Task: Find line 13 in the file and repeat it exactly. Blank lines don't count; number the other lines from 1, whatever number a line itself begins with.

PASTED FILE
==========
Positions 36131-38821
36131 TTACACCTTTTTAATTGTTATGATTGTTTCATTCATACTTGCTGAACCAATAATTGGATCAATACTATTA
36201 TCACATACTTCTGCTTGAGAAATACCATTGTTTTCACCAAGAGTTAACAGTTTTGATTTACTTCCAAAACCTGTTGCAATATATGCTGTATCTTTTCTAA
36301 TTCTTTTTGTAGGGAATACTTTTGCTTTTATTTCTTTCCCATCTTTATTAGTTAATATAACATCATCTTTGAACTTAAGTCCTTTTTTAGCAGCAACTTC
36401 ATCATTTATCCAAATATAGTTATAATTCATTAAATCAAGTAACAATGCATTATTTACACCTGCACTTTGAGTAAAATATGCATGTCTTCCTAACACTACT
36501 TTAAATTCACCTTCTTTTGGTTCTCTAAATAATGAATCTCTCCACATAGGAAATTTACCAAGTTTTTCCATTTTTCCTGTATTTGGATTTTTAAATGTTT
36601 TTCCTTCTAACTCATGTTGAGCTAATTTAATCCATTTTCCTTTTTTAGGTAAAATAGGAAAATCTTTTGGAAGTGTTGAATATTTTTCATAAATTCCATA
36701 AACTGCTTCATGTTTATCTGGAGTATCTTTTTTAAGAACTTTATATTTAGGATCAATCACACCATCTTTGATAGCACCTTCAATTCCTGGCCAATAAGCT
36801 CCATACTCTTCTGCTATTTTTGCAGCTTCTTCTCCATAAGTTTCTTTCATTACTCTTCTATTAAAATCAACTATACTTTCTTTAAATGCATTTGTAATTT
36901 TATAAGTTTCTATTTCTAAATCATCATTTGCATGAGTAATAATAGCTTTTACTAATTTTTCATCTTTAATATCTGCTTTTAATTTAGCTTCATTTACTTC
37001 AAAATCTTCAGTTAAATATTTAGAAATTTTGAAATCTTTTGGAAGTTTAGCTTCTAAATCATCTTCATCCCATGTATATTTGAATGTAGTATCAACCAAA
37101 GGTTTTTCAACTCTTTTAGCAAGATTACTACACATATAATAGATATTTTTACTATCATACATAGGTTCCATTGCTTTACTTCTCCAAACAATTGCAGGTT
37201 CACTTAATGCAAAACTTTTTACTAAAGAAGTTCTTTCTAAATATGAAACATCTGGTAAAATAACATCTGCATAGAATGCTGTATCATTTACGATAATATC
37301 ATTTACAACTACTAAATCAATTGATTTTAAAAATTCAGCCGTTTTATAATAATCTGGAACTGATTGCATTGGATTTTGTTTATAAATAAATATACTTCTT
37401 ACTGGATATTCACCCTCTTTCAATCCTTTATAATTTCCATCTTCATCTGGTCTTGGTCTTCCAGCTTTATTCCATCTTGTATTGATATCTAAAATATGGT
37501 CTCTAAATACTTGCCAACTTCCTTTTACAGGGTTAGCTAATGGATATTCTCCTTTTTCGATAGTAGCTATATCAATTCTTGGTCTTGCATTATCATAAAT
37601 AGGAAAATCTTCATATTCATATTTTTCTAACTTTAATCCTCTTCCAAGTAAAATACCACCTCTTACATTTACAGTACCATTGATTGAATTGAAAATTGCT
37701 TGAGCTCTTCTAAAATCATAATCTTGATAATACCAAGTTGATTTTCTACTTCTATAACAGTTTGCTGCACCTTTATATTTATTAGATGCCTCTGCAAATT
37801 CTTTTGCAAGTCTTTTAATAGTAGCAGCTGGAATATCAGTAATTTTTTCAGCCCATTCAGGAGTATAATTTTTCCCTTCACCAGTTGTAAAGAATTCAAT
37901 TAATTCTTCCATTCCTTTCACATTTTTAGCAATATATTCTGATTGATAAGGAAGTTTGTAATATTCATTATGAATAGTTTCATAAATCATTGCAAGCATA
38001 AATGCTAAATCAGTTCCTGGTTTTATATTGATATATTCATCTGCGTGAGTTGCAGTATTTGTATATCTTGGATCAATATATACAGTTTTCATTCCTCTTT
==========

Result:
37201 CACTTAATGCAAAACTTTTTACTAAAGAAGTTCTTTCTAAATATGAAACATCTGGTAAAATAACATCTGCATAGAATGCTGTATCATTTACGATAATATC